Good discussion on US business investment with Aung San Suu Kyi

As part of her week-long commercial diplomacy mission to Asia this week, U.S. Secretary of Commerce Penny Pritzker met today with supporters of Burma’s transition to democracy and the ongoing national peace process. At a roundtable with Burmese civil society leaders, she took the opportunity to learn more about the complexities of political and economic reform and to hear their concerns and views about future challenges for Burma.

In her remarks at the roundtable, Secretary Pritzker affirmed the United States’ commitment to supporting positive political and economic reforms in Burma. She urged the Burmese government to build on that progress by implementing measures that increase inclusive economic development and promote government transparency and accountability. Noting that a strong and vibrant civil society is critical to institutionalizing reforms and ensuring government accountability, Secretary Pritzker applauded the efforts of Burmese civil society leaders to advance citizen interests in pursuit of democracy.

The Commerce Department takes these issues very seriously. Since 2010, training in human rights, rule of law, and corporate social responsibility has been mandatory for Foreign Commercial Service Officers. Attention to these critical social issues not only strengthens the Department’s culture, but enhances its ability to support American companies as they expand overseas.

The Apprentice: A Tale of Life, Love and Much Else

Guest blog post by Stacey Wagner, crossposted from the NIST Manufacturing Innovation Blog.

When I was growing up, I was fascinated by apprenticeships – really!  I was an avid reader of history, ancient and otherwise, and apprenticeships always meant adventure.  One could apprentice with Greek philosophers, British knights, Teutonic alchemists, and farmers, tradespeople and barbers (who were also doctors).  You could apprentice in a household or a business.  And once your apprenticeship was complete, you commanded respect as a trained and educated person with skills to play a useful role in society.

Apprenticeships have always been a stepping stone for both a good job and a great story.  Those tantalizing tales I read as a kid centered, mostly, on a young person’s indenture to some mysterious craftsperson and it always lead to mischief: wild chases, first-time love affairs, and messy screw-ups.  But they also led to the apprentice learning about life, love and labor – specifically the skills to be someone you weren’t before, but better.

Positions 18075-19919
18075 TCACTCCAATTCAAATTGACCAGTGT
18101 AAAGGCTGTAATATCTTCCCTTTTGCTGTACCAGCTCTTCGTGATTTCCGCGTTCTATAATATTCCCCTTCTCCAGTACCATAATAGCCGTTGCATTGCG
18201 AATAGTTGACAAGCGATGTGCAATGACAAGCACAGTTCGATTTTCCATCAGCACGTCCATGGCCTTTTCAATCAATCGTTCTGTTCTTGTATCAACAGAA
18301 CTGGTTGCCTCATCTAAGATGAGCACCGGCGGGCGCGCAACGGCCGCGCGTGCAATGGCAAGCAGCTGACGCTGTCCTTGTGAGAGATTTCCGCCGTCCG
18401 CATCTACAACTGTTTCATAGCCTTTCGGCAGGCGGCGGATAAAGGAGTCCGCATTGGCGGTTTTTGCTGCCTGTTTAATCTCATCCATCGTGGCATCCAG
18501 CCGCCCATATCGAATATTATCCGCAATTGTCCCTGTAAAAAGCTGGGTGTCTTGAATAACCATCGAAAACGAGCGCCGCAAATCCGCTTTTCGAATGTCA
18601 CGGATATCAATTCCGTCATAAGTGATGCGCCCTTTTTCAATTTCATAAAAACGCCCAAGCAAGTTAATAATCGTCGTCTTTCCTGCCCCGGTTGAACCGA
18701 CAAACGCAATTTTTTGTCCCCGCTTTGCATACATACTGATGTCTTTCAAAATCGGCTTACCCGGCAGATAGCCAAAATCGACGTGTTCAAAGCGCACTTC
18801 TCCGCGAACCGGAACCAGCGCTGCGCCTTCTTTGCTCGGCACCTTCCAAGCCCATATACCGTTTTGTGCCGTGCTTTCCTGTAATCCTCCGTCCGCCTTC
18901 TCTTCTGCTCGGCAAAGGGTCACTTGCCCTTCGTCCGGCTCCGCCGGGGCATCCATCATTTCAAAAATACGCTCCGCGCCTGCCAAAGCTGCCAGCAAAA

The master-storyteller, Walt Disney, even got into the act when he produced the iconic movie, “Fantasia,” with a scene called The Sorcerers’ Apprentice, which to this day still spooks me.  There are also plenty of modern-day books about apprentices: “The Apprentice” (Lewis Libby), “The Apprentice” (Tess Gerritsen), “The Apprentice Series” (James Bryan Smith) and “Rangers Apprentice” (John Flanagan), to name just a few, and a TV show by that name as well (I know I don’t need to tell you who stars in that!). In the modern vernacular, the term sorcerers’ apprentice, was immortalized by “The Sorcerers’ Apprentice,” a poem by Johann Wolfgang von Goethe written in 1797.

Spotlight on Commerce: Phu Huynh, Chief of Staff (Acting), International Trade Administration

Phu Huynh, Chief of Staff (Acting), International Trade Administration

Ed. note: This post is part of the Spotlight on Commerce series highlighting members of the Department of Commerce and their contributions to the Open for Business Agenda Strategic Plan.